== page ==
babá cake (babá au rum)

The babá is a classic Italian pastry one can find in nearly any Italian pastry shop in Italy (pasticceria). Looking like a wet popover, it is drenched in rum like a sponge, giving it that extra kick as it goes down pleasantly. Piero is another friend from south of Rome (originally Napoli! Sabaudia where we met) who loves to cook. He and Ida have a fancy kitchen robot machine called a Bimby that they use to create all kinds of interesting dishes, including probably the bundt pan shaped baba cake he served us one summer, opening our eyes up to the possibility of enjoying this tasty treat without having to become pastry chefs. We asked for the recipe.

From: Pietro Cielo
Sent: Saturday, October 29, 2011 3:15 PM
To: Robert Jantzen
Subject: Babà

Dear Bob,

this is the recipe of the rhum cake.

Ingredienti per 8 persone

-per il babà: 300 g di farina; 45 g di zucchero; 4 uova; 100 g di burro; 1 cubetto di lievito di birra; un po’ di sale.
[flour, sugar, eggs, butter, brewer's yeast, salt]

-per lo sciroppo: 1 litro d’acqua; 500 g di zucchero; 500 g di rum bianco.
[water, sugar, white rum]


Preparare il babà

Versare insieme gli ingredienti da impastare ed impastare a lungo. Lasciare lievitare per 30 minuti. Lavorare ancora l’impasto, toglierlo e metterlo nell’apposito stampo. Lasciare lievitare ancora per un’ora. Cuocere in forno caldo a 220 gradi per 10 minuti, poi a 180 gradi per altri 20 minuti.

Preparare lo sciroppo

Mettere in un frullatore acqua e zucchero e mescolare per otto minuti. Togliere e aggiungere il rum. Con questo sciroppo inzuppare il babà appena sfornato.



Five and a half years later we find motivation from a cousin in Lebanon whose family has a megarestaurant in the Becca valley in Ani's Armenian village from which her family found their way to America. Having found by chance googling for Anjar,  a You Tube video in Arabic turned up that features a miniature babá cake towards the end. Reminding us of our good intentions 5 years earlier. So how do we make this into one of our recipes? Google and compare. Ina Garten seemed to have the simplest recipe if we discard her currants topping. We convert her 2 extra large eggs to 3 large eggs and proceed. Who buys extra large eggs anyway?

The cake batter really does rise nicely. And the final result is a very light cake. We tried Bailey's cream liqueur flavored whipped cream to serve with it, but some lemon juiced berries and mango pieces would nicely complement both. Very nice.

Ironically in the meantime we have become regular popover makers. Which look just like the  babá pastry shape but are empty inside, hence even lighter. Maybe we could contemplate actually making little babás.


1/2 c milk
1 pkg dry yeast (2.5 t)
2 T sugar
3 large eggs
1 2/3 c all-purpose flour
1/2 t Kosher salt
4 T butter, room temperature plus 1 T for buttering the pan
rum syrup
 1 c sugar
1 1/2 c water
2/3 c good dark rum
1/2 t pure vanilla abstract.


  1. Bring the butter to room temp. Use some extra when softened to butter the bundt pan.
  2. Heat the milk to 115° F and then pour into the mixer bowl with paddle attachment. Stir in the yeast and sugar and let sit 5 minutes while it foams up a bit.
  3. On low speed, add the eggs, then the flour, salt, and butter (cut into pieces).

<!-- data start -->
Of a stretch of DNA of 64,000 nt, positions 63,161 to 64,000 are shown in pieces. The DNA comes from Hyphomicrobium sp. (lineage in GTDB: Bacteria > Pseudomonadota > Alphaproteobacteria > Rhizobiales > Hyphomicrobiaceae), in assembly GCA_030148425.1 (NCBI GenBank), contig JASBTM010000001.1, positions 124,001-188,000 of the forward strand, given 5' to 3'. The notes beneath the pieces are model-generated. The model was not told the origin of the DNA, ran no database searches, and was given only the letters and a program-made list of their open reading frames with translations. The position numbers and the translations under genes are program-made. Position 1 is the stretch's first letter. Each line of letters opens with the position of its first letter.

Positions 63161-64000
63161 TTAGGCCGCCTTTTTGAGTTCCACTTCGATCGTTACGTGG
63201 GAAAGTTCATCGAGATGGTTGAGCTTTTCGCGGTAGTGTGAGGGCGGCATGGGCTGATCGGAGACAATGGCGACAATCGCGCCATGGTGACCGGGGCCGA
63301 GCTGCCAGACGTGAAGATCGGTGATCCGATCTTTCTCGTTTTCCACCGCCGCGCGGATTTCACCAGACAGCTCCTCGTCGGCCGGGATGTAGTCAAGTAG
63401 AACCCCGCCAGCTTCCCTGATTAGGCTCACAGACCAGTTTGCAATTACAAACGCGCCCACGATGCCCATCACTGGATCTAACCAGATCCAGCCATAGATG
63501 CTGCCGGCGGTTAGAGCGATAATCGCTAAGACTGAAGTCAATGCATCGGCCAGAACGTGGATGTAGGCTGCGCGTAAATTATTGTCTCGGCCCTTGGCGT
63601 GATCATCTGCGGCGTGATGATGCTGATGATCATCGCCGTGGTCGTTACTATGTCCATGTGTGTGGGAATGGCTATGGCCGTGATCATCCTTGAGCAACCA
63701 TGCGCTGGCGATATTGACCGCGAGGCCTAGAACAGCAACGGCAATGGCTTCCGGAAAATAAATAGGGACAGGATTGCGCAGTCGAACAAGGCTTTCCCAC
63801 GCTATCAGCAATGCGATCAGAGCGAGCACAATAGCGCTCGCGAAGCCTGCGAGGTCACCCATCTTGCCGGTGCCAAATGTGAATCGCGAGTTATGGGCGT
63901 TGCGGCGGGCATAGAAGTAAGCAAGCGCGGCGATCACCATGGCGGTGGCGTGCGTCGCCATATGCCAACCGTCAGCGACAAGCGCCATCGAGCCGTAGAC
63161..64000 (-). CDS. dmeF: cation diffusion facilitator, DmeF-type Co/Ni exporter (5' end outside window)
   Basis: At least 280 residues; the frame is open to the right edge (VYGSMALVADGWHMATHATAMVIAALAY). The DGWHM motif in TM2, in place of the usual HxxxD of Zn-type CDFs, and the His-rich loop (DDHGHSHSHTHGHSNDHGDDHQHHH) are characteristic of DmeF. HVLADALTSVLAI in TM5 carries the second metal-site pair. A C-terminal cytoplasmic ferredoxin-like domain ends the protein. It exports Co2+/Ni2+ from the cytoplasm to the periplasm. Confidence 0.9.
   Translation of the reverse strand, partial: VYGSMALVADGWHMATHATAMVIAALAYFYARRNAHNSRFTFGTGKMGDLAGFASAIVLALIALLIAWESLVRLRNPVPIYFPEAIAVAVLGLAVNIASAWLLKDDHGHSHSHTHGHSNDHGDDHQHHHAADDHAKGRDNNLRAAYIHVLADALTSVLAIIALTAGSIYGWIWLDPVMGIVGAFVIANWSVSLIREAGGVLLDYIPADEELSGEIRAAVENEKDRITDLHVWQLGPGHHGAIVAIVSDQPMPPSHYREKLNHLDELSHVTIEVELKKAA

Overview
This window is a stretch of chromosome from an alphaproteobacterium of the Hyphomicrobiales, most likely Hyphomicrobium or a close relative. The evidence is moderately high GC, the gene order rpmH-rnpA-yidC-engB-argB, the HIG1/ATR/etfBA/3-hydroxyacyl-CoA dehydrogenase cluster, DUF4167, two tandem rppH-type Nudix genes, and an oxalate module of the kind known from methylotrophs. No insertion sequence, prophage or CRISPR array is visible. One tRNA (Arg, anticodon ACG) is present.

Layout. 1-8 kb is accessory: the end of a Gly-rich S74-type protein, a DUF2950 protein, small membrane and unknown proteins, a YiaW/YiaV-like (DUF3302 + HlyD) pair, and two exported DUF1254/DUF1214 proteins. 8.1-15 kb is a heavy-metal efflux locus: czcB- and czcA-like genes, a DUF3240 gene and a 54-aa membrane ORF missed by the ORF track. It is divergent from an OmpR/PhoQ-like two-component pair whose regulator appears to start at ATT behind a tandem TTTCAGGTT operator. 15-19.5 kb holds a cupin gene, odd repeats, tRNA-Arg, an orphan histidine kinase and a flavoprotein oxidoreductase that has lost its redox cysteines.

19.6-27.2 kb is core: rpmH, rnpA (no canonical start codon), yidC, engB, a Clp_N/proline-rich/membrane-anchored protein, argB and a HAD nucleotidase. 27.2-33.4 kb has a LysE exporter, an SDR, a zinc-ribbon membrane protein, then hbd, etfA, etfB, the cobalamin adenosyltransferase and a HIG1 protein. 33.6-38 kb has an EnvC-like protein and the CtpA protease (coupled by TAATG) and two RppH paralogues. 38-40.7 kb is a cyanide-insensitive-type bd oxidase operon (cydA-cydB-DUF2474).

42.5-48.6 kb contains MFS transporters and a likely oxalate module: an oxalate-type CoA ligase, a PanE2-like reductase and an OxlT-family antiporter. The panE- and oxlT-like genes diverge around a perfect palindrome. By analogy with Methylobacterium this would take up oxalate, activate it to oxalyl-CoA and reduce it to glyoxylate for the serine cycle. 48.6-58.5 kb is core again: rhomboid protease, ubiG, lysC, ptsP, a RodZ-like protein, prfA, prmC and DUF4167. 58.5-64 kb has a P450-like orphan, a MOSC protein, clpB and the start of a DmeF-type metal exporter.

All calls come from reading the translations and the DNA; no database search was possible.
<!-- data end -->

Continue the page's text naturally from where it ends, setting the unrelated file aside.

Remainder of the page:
4. Raise speed to medium high and beat 5 minutes.
  5. Scrape down the bowl and beater to form the dough into a soft ball (more like a lump) and cover with a damp towel or plastic wrap and let rise until doubled in size, about 1 hour.
  6. Move to the buttered bundt pan and smooth out, cover the top again and allow to rise until it reaches the top of the pan, whose height we did not specify, so about 50 minutes to 1 hour.
  7. Meanwhile preheat the oven to 375° F and make the syrup  so that it has time to cool.
  8. Bake cake about 30 minutes or until a toothpick comes out clean.
  9. Allow to cool 10 minutes, then carefully remove from the pan by inverting onto a baking rack sitting in a sheet pan and praying.
  10. Prick the cake with an icepick as many times as you have patience for to facilitate the absorption of the syrup, which you pour very very slowly onto the warm cake as your partner rotates it around also very very slowly, allowing the rum reinforced liquid to soak in completely. If too much falls through to the pan below, try a recovery and pour operation and try to do better next time. Use all the syrup, the cake is supposed to willingly accept it all.
  11. Figure out how to transfer this spongy mess to a serving plate. [Not difficult.]
  12. Optional.
    Serve with flavored sweetened whipped cream (1 c heavy cream, 1 T sugar, 1 t vanilla). Be inventive. Maybe a little coffee or hazelnut liqueur in the whipped cream or some cream liqueur, just vanilla if not.


  1. Ina Garten, baba au rum
  2. Melissa Clark, NYTimes, with bits of chocolate bonus: flaming baba au rhum. Her video was inspiring but in the end Ina's simpler fewer egg recipe won our lazy cook hearts.
  3. Shams Restaurant, Anjar, Lebanon: YouTube [.5 min4 min, 25min], Facebook. An amazing place, we were Hovig and Tamar's guests one summer for an incredible meal. The operation is mindboggling. Too bad more Lebanese cooks with restaurant intentions did not land near Philly to remind us of their terrific cuisine.
  4. It's a Bimby and it does everything.
  5. Illustrations available.
babacake.htm: 12-mar-2017 [what, ME cook? © 1984 dr bob enterprises]